Outside magazine, September 1999
Midnight Rambler's Ride
If there's one sentiment all cyclists share, it's the melancholy that comes with autumn's shorter days: There are fewer and fewer hours in which to ride, until finallyùwoefullyùthe end of daylight savings time puts an end to the season. That is, unless
you're acquainted with high-powered bike lights, halogen lamps that, in most cases, get their juice from rechargeable nickel-cadmium batteries and light up your route like a runway. Many of the latest models have conveniences like low-battery indicators and handlebar-mounted controls. All five systems below are good for commuting, and many can illuminate a midnight
ramble down your favorite singletrack.
Of course, wattage indicates brightness, though it doesn't give you the full picture. What's revealed along your path is dictated by a given light's design. Fifteen watts from one light can look like 20 from another, depending on the beam angleùthe degree to which the bulb's dish-shaped reflector is canted toward the bulb. As a general rule, eight to 12
degrees throws a fairly narrow spotlight, while 13 to 19 is more of a floodlight. You'll want the former for flying down narrow trails and the latter for riding on roads, both paved and dirt.
||PLANET BIKE INSIGHT
||NITERIDER DIGITAL HEAD TRIP
||CAT EYE NC 250
||VISTALITE VL540W ANDROMEDIA
||A single lamp clips to the handlebars, throwing 9, 12, or 15 watts with each push of a remote, bar-mounted button. It's powered by a water-bottle-shaped, six-volt, nickel-cadmium battery with a handy low-charge indicator.
||The five-ounce lamp attaches to a helmet bracket so that the beam (6, 10, or 15 watts) points wherever your noggin does. The unusual nickel-metal hydride battery weighs less than 11 ounces and has a 15-minute "reserve tank" to keep you from winding up juiceless in the back of beyond.
||Handlebar mounts secure a 12-watter and a 20-watter, which swivel independently for micro-tuning. Turn on one or both with a separately-mounted handlebar switch. A single 12-volt nickel-cadmium battery runs the lights from a water-bottle cage.
||One 15-watt light mounts to the bars and runs on a six-volt nickel-cadmium battery that slips into a water-bottle cage; another 15-watt unit affixes to your helmet and uses a separate but equal battery that fits into a hydration system or saddlebag.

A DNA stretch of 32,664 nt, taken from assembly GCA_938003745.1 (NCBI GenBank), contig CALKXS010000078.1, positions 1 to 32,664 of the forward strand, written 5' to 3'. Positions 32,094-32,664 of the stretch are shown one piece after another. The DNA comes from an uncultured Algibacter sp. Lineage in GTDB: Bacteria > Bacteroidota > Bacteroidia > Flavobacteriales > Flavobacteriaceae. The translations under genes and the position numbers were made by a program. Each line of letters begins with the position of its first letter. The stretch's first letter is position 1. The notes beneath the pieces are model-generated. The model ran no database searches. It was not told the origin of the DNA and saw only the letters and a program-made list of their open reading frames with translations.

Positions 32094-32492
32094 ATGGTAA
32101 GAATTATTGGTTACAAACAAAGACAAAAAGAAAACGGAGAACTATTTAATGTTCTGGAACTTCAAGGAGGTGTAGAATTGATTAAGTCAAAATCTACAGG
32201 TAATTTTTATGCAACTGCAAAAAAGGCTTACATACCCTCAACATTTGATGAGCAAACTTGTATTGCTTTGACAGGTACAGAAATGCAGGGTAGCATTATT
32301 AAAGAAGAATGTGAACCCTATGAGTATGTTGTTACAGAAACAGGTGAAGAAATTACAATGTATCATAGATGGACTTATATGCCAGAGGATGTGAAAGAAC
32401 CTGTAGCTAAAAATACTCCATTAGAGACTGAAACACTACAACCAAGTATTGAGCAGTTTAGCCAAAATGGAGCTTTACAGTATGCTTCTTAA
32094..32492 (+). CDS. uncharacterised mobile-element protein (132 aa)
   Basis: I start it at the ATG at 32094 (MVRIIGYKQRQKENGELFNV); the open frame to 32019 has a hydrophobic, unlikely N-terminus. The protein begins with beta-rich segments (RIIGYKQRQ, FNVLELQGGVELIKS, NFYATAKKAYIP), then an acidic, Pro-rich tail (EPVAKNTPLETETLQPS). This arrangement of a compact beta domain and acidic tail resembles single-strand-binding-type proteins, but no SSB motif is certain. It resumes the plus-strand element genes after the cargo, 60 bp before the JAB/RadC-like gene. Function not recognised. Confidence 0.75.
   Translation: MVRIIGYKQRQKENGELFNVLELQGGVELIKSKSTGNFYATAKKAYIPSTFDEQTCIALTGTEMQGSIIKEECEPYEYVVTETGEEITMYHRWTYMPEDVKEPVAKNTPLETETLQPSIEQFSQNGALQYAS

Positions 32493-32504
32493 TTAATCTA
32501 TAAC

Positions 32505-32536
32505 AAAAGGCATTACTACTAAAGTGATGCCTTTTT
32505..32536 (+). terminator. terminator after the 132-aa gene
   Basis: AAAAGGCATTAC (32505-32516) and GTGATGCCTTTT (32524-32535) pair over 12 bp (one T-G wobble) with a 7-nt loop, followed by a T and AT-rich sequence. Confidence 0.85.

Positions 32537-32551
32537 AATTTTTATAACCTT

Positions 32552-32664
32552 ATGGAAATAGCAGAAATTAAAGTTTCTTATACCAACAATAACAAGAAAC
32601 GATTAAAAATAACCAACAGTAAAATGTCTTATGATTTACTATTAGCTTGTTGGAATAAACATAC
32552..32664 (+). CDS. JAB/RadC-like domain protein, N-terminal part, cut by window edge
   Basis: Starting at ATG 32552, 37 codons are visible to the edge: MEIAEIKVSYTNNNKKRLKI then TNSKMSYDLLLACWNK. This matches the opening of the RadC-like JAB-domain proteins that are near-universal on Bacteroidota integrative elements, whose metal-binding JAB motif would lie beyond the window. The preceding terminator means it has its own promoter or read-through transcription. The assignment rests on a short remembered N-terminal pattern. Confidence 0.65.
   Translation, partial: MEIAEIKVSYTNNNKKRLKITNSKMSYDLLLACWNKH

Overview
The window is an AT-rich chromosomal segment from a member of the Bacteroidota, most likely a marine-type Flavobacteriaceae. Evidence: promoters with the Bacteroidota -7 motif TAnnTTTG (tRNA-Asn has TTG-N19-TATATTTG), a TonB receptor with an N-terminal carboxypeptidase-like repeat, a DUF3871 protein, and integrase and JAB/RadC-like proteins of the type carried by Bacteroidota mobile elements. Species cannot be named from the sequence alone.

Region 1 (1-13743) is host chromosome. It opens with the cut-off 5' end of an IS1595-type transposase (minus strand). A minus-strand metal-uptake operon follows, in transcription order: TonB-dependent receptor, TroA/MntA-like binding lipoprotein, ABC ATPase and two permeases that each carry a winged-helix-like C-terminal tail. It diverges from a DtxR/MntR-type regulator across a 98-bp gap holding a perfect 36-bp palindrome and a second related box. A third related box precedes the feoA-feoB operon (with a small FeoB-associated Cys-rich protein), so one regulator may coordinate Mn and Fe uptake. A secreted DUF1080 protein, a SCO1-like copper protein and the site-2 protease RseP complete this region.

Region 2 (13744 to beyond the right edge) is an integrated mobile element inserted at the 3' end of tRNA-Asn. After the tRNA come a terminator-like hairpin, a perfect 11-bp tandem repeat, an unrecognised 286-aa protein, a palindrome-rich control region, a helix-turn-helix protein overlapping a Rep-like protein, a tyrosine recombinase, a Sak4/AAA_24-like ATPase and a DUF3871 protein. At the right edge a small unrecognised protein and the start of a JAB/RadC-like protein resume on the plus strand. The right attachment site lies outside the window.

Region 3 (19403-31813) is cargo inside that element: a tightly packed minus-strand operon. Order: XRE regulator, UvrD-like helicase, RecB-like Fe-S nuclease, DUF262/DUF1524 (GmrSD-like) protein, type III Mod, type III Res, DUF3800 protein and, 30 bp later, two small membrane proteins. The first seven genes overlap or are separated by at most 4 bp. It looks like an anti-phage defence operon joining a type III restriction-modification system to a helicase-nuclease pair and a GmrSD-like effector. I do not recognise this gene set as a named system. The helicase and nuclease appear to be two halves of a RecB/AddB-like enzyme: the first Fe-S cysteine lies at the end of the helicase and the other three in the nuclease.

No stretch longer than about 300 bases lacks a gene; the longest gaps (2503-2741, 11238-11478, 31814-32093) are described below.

||Lavish. You can mix and match two 15-watters and a 10-watter between handlebars and helmet. Two six-volt nickel-cadmium batteries supply power, one in a bottle cage and one in a satchel that hangs from the frame.
||2 pounds, 5 ounces
||2 pounds, 13 ounces
||3 pounds, 11 ounces
||5 pounds, 4 ounces
||1.5 to 4 hours
||1.5 hours to 3 hours, 10 minutes
||50 minutes to 2 hours, 20 minutes
||2 hours, 6 minutes each
||1 to 3.8 hours
||...around town. The 14-degree beam reveals wheel-stubbing potholes, speed bumps, and carousing cats, and alerts drivers coming from the side. Just the right balance of spot and flood for a dusky final mountain-bike stretch, but not bright enough for a midnight epic.
||...as a featherweight supplement to a handlebar-mounted floodlight, for anticipating the next stretch of singletrack. The 12-degree lamp pinpoints a line 30 feet ahead of the front tire, but not what lurks in the margins.
||...when navigating suburbia at night or slowpoking on familiar off-road routes. Since both beam angles are set at 12 degrees, dive-bombing the abyss will feature strong patches of light but scary dark corners.
||...in just about any setting. The 19-degree beam on the handlebar floods peripheral coyote dens while the 12-degree beam from the helmet spotlights the path ahead. If you ride faster than the speed of this light, maybe it's time to slow down.
||...with one 15-watter on the helmet and the other lights on the bars. Your riding partner may not even need a light while climbing ahead. All three beams have the same angleù18 degreesùbut together they cast enough light to flood every root in your path.